Photodissociation dynamics of small van der Waals clusters
  a) Direct photodissociation processes

  When the HX (X=halogen atom) chromophore is excited from the ground electronic state 1Sigma+ to the A 1Pi state (whose potential surface is repulsive) direct photodissociation of the molecule takes place. The HX molecules can interact weakly with rare gas atoms, forming complexes of the type Rg-HX binded by weak hydrogen bonds. It is interesting to explore how the direct photodissociation process may be affected by the presence of the Rg rare gas atom, in order to understand solvation effects in photodissociation dynamics. In this sense, the photodissociation of the Rg-HX clusters has been studied for different members of the family with Rg=Ar, Kr and X=F, Cl, Br, and I. By replacing Rg by a HX molecule leads to another interesting family of complexes: The (HX)2 dimers. Within this family, the photodissociation of the (HI)2 dimer has been investigated. In this case a nonadiabatic photodissociation process takes place in addition to the adiabatic direct one, which makes the photolysis process richer in complexity and interest.


J.C. Juanes-Marcos and A. García-Vela, An energy-resolved study of of the partial fragmentation dynamics of Ar-HCl into H + Ar-Cl after ultraviolet photodissociation, J. Chem. Phys. 112, 4983 (2000); S. López-López, R. Prosmiti, and A. García-Vela, Nonadiabatic photodissociation dynamics in (HI)2 induced by intracluster collisions, J. Chem. Phys. 126, 161102 (2007).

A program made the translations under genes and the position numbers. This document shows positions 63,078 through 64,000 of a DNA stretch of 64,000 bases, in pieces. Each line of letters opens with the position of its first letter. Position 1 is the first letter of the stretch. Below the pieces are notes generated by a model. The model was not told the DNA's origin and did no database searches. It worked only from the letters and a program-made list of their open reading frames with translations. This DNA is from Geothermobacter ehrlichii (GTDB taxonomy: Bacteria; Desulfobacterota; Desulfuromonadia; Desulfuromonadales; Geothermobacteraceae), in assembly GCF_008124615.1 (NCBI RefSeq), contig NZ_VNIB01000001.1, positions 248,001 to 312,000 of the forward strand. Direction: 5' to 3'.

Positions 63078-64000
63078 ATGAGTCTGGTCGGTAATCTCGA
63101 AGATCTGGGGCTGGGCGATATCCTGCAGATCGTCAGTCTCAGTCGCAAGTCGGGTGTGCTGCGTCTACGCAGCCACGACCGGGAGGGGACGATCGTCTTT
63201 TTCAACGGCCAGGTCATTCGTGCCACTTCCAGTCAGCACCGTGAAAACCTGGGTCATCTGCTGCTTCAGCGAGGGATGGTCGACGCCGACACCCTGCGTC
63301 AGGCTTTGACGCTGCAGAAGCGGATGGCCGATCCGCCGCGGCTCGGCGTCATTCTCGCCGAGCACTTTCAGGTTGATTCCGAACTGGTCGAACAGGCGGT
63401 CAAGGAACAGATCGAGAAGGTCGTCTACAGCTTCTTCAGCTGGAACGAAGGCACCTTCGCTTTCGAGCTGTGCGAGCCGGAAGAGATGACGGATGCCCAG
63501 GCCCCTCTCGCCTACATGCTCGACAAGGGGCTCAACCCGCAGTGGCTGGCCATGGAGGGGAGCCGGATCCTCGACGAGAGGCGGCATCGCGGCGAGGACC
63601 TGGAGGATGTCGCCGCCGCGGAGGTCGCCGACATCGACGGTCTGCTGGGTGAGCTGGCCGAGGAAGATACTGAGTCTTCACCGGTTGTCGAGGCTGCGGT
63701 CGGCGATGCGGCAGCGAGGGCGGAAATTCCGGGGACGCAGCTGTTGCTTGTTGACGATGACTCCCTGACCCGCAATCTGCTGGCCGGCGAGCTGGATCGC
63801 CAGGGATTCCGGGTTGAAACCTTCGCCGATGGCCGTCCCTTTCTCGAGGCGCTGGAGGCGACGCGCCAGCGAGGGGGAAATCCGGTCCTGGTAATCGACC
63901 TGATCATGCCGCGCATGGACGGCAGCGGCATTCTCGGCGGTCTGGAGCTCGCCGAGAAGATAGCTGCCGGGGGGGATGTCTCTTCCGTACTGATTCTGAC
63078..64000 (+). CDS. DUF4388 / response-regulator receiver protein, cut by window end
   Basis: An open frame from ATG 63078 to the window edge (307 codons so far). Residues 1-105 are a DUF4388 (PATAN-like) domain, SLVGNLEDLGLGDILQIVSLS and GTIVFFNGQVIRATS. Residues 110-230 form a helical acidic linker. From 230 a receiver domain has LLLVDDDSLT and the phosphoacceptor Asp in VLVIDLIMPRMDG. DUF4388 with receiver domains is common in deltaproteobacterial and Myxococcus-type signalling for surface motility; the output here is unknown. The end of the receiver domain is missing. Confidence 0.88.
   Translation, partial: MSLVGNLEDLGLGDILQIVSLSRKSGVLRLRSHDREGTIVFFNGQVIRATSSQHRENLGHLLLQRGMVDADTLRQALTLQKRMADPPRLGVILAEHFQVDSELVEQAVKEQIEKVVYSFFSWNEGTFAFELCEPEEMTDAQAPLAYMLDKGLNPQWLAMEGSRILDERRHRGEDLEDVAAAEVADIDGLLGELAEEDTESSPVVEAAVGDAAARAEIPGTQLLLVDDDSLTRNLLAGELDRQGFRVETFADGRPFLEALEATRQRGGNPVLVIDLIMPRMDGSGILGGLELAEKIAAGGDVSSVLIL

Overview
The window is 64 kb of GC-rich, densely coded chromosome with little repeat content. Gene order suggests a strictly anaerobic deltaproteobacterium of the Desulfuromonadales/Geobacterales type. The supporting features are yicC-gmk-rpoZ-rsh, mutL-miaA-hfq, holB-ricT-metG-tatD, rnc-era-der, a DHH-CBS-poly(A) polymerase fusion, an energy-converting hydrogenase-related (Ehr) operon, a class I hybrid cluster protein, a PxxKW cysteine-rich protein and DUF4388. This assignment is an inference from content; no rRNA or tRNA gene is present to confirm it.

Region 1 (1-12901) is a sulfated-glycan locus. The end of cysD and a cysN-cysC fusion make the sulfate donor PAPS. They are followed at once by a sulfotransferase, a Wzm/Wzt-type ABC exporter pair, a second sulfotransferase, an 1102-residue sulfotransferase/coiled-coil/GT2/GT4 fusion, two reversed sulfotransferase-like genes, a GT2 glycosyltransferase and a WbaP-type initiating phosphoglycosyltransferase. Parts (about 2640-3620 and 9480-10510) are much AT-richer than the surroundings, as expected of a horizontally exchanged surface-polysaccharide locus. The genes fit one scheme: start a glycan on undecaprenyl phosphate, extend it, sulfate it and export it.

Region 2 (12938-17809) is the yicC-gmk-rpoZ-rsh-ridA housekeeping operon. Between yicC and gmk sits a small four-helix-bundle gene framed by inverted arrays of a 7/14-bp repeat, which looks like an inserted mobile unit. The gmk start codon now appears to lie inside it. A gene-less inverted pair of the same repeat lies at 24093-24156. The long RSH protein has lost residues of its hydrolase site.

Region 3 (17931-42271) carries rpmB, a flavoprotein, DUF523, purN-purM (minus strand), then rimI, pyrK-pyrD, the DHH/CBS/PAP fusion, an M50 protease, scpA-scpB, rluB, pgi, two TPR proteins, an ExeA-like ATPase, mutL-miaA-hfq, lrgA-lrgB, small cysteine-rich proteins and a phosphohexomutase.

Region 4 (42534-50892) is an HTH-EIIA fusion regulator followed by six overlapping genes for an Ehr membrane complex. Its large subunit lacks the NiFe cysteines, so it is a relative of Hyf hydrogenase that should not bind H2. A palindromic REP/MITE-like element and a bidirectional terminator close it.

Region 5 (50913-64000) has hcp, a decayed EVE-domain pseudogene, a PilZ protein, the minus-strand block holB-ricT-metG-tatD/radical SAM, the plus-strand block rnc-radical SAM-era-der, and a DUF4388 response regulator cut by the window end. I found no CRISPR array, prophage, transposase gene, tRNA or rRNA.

b) Indirect photodissociation: Vibrational predissociation

   Indirect photodissociation mediated by resonances are fundamental processes in order to understand photodissociation dynamics. The van der Waals (vdW) complexes X2-Rgn (X=halogen atom, Rg=rare gas atom, n>=1)are prototypical systems that support resonance states and undergo indirect photodissociation. The study of the vibrational predissociation processes that take place in these clusters upon vibronic excitation of the X2 chromophore allow one to understand the underlying mechanisms of intramolecular vibrational redistribution (IVR) that take place. Such processes have been investigated for several triatomic complexes X2-Rg with X=Cl, Br, and I, and Rg=He, Ne using exact time-dependent quantum mechanical (wave packet) methods. In addition, the vibrational predissociation of the tetraatomic Cl2-He2 complex has been studied considering the full dimensionality of the system, by developing an exact wave packet treatment. In the tetraatomic clusters X2-Rg2 the predissociation dynamics involves the sequential dissociation of the two vdW bonds, which makes the theoretical description of this indirect photodissociation process remarkably more complex than in the case of the triatomic X2-Rg systems.



  A. García-Vela, A full-dimensional quantum dynamical approach to the vibrational predissociation of Cl2-He2, J. Chem. Phys. 122, 014312 (2005); A. García-Vela and K.C. Janda, Quantum dynamics of Ne-Br2 vibrational predissociation: The role of continuum resonances as doorway states, J. Chem. Phys. 124, 034305 (2006).


Quantum coherent control of the lifetime of excited resonance states by means of laser pulses